Court dismisses suit against stem cell study
Attorneys weighing appeals options
WASHINGTON – A lawsuit that had threatened to end the Obama administration’s funding of embryonic stem cell research was thrown out Wednesday, allowing the U.S. to continue supporting a search for cures to deadly diseases over protests that the work relies on destroyed human embryos.
The lawsuit claimed that research funded by the National Institutes of Health violated the 1996 Dickey-Wicker law that prohibits taxpayer financing for work that harms an embryo. But the administration policy allows research on embryos that were culled long ago through private funding.
U.S. District Judge Royce Lamberth, chief of the federal court in Washington, last year said the lawsuit was likely to succeed and ordered a stop to the research while the case continued. But responding to a swift protest from the Obama administration, the U.S. Circuit Court of Appeals here quickly overturned Lamberth’s injunction and said the case was likely to fail.
The attorneys who brought the suit said in a statement that they are weighing their options for appeal. They pointed out that Lamberth said in his ruling in favor of the administration that he is bound by the higher court’s analysis.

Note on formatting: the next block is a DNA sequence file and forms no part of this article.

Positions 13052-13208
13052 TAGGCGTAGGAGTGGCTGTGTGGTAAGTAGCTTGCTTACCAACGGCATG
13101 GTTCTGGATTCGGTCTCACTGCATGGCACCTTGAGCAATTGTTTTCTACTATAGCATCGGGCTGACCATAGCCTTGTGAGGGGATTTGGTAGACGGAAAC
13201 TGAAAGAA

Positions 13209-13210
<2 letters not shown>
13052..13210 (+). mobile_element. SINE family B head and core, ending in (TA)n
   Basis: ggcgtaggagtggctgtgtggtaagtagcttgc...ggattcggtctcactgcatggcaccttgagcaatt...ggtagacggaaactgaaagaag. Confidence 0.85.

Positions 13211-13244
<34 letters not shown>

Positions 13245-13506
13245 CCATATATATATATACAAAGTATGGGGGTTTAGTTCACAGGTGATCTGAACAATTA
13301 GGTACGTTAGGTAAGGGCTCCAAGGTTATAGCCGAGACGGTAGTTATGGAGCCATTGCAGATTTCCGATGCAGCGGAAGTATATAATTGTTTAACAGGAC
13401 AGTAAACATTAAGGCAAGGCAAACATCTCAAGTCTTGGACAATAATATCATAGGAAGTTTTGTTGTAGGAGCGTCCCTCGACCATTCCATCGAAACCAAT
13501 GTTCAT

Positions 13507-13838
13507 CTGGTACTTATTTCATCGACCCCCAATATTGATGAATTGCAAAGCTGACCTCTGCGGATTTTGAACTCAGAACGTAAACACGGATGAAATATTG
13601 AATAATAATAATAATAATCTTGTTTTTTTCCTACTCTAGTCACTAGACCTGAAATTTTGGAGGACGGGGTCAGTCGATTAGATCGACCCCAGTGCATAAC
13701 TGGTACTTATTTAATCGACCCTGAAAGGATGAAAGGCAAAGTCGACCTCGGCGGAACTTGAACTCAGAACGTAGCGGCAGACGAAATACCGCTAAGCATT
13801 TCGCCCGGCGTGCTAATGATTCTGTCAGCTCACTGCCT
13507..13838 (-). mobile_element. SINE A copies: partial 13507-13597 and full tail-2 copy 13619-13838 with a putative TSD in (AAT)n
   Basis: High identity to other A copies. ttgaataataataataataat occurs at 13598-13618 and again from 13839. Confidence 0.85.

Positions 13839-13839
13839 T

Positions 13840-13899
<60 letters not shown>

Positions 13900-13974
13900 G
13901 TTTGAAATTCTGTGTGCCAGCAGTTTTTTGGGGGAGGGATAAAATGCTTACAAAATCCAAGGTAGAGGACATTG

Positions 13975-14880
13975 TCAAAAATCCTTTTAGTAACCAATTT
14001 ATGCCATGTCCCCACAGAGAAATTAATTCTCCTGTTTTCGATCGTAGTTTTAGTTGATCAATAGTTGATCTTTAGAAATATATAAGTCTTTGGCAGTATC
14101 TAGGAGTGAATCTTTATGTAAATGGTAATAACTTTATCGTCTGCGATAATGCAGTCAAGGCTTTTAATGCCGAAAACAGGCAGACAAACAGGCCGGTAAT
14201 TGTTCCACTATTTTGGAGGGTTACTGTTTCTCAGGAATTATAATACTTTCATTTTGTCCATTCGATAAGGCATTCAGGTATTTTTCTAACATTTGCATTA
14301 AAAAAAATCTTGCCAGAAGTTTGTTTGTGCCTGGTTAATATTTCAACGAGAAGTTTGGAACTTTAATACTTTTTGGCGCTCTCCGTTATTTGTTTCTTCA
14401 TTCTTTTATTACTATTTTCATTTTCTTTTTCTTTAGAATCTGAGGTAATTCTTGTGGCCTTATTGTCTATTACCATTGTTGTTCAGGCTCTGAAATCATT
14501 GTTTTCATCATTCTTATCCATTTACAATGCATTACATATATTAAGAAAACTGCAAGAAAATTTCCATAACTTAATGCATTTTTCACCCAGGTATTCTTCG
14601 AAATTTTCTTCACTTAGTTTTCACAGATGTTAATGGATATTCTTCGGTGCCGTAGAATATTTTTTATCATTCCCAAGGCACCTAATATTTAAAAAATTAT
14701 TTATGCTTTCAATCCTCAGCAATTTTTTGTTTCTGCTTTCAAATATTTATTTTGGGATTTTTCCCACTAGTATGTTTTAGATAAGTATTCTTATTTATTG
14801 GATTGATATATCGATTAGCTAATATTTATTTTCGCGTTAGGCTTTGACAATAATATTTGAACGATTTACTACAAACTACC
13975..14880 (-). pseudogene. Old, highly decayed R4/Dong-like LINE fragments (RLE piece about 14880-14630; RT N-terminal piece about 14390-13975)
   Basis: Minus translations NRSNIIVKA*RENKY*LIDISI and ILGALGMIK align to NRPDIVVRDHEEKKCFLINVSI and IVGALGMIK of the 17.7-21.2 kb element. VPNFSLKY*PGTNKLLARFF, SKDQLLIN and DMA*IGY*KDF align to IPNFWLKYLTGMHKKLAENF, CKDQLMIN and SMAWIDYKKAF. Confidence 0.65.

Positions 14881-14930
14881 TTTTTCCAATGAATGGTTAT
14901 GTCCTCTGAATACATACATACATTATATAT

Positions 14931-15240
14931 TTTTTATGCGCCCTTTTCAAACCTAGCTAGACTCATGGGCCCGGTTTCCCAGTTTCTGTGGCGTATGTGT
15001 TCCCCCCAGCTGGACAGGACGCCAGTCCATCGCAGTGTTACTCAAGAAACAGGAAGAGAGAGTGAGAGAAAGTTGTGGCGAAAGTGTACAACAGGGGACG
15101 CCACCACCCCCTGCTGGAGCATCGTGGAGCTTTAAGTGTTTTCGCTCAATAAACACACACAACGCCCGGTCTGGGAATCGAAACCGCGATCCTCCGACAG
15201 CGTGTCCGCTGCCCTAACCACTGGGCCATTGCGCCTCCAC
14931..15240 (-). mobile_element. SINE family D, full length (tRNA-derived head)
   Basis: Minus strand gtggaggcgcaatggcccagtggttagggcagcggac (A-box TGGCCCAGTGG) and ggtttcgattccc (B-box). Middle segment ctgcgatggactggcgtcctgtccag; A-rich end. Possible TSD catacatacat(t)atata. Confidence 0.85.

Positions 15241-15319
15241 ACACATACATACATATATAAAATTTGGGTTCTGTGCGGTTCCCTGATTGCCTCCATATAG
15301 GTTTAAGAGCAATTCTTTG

“This Court, following the D.C. Circuit’s reasoning and conclusions, must find that defendants reasonably interpreted the Dickey-Wicker Amendment to permit funding for human embryonic stem cell research because such research is not ‘research in which a human embryo or embryos are destroyed,’ ” Lamberth wrote.
Researchers hope one day to use embryonic stem cells in ways that cure spinal cord injuries, Parkinson’s disease and other ailments. Opponents of the research object because the cells were obtained from destroyed human embryos. Though current research is using cells culled long ago, opponents also fear research success would spur destruction of new embryos. Proponents say the research cells come mostly from extra embryos discarded anyway by fertility clinics.
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